Heavy penalties faced by GTA 6 hacker

The hacker responsible for leaking GTA 6 information could face indefinite imprisonment. This situation serves as a serious warning against cybercrimes.

Heavy penalties faced by GTA 6 hacker

Arion Kurtaj, an 18-year-old hacker from Oxford, has been sentenced to an indefinite stay in a secure hospital following his involvement in a major security breach. This breach included leaking unreleased footage of the highly anticipated video game Grand Theft Auto 6 (GTA 6), which is speculated to launch in September 2025. Diagnosed with acute autism, Kurtaj was identified as a key member of the international hacking group Lapsus$, notorious for their attacks on prominent tech firms such as Nvidia, Microsoft, Uber, and Rockstar Games. These attacks have reportedly caused nearly $10 million in damages.

Despite being on bail for a previous hack against Nvidia and under police protection at a Travelodge hotel, Kurtaj executed a substantial hack on Rockstar Games. Using an Amazon Firestick, a hotel TV, and a mobile phone, he managed to breach Rockstar’s internal Slack messaging system. He leaked 90 clips of GTA 6, threatening to release more unless contacted by Rockstar. The leaks, which included the game’s source code and footage, were posted under the alias “TeaPotUberHacker.”

Heavy penalties faced by GTA 6 hacker

The trial for Kurtaj was unique due to his autism, which led to him being deemed unfit to stand trial in the traditional sense. The jury's role was to determine his responsibility for the attacks, rather than assessing criminal intent. Factors contributing to the trial's outcome included his violent behavior in custody and his continued expression of intent to engage in cybercrime.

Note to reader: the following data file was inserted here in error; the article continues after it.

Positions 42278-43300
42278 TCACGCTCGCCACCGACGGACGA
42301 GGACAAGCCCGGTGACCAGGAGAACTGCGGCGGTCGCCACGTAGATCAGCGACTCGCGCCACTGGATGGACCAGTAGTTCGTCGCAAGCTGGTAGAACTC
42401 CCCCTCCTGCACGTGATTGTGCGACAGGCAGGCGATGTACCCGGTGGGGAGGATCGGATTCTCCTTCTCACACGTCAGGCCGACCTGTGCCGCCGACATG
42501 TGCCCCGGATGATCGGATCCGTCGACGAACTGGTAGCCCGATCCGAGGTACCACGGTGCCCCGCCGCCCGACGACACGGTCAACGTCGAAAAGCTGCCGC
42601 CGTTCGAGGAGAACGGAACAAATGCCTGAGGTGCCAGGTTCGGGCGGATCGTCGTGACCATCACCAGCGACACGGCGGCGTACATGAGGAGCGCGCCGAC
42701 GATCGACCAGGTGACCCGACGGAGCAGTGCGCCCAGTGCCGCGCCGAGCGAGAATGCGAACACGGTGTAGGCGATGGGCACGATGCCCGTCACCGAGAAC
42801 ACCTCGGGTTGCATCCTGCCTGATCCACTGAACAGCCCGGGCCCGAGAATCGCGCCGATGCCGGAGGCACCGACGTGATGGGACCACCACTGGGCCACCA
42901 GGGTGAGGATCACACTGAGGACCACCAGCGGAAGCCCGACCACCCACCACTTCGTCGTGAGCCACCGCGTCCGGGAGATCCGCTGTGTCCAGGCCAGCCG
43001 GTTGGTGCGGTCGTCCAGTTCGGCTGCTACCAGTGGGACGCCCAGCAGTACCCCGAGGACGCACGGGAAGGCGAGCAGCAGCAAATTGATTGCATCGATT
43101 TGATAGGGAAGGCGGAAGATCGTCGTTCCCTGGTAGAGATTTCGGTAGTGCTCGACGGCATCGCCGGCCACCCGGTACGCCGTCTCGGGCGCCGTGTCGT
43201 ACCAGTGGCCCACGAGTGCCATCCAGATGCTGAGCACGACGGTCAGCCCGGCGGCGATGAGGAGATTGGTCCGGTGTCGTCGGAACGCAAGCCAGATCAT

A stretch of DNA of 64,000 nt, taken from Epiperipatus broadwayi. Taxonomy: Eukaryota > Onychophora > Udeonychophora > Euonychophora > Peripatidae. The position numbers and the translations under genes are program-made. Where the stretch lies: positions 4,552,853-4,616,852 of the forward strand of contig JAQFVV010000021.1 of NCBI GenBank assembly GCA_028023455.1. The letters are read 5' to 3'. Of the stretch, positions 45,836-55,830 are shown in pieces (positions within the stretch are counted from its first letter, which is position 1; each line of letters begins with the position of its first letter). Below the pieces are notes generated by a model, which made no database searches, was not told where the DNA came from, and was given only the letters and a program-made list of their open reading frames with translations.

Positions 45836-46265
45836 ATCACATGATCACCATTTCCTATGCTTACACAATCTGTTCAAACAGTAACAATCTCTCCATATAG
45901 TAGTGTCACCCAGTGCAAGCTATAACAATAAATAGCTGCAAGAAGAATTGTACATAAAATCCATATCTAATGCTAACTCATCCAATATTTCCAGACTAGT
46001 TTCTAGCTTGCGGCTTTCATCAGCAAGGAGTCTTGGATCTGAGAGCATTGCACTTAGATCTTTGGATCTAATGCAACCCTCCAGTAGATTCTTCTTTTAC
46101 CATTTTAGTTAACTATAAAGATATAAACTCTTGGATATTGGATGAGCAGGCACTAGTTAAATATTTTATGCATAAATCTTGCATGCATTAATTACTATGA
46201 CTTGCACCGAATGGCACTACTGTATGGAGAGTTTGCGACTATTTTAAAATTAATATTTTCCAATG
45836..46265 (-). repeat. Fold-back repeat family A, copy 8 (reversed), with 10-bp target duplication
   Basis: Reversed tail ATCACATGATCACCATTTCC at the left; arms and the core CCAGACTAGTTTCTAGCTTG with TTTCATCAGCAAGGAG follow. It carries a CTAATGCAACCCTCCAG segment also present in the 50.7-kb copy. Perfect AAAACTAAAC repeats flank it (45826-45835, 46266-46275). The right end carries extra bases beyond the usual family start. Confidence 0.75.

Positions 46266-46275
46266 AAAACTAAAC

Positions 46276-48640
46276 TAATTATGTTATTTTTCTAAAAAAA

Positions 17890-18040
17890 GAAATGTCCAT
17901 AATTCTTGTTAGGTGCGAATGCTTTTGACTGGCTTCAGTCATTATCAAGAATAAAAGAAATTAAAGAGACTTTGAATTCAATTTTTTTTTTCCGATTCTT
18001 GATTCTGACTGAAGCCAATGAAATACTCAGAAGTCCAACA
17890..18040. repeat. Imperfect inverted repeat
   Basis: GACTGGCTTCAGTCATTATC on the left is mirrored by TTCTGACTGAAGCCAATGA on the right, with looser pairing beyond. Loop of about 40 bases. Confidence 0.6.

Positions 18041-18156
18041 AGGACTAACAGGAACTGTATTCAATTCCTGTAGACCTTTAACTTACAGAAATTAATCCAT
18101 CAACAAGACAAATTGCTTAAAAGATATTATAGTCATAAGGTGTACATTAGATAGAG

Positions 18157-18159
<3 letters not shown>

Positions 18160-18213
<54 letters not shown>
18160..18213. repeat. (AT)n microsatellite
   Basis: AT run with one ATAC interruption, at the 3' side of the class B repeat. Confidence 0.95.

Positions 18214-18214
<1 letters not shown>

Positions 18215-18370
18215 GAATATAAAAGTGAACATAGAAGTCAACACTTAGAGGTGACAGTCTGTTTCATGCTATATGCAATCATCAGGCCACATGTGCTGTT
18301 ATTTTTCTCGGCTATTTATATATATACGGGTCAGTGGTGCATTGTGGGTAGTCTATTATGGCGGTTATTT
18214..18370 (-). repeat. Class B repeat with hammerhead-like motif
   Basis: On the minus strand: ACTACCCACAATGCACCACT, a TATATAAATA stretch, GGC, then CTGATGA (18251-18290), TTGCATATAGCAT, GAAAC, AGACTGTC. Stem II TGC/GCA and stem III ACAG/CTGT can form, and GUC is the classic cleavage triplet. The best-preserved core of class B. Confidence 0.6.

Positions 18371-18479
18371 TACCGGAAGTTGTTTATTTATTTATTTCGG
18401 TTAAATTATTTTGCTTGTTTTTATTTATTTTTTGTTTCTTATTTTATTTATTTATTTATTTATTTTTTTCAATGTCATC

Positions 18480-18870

Kurtaj's actions had a significant impact. Rockstar Games reported a $5 million loss and substantial staff time spent on recovery efforts. Despite this, Kurtaj’s defense argued that the recent successful release of the GTA 6 trailer indicated a minimal negative impact from the hack. However, the court recognized the broader harm caused by Kurtaj's and Lapsus$'s activities, including attacks on other major tech firms and individuals.

A 17-year-old member of Lapsus$ was also convicted in the same trial, receiving a Youth Rehabilitation Order. Lapsus$, described as “digital bandits,” has gained notoriety for their bold cybercrimes and public taunting of their victims. While Kurtaj and the unnamed minor have been convicted, other members of the group are believed to still be active, highlighting the concern over sophisticated cybercrimes by increasingly younger perpetrators.

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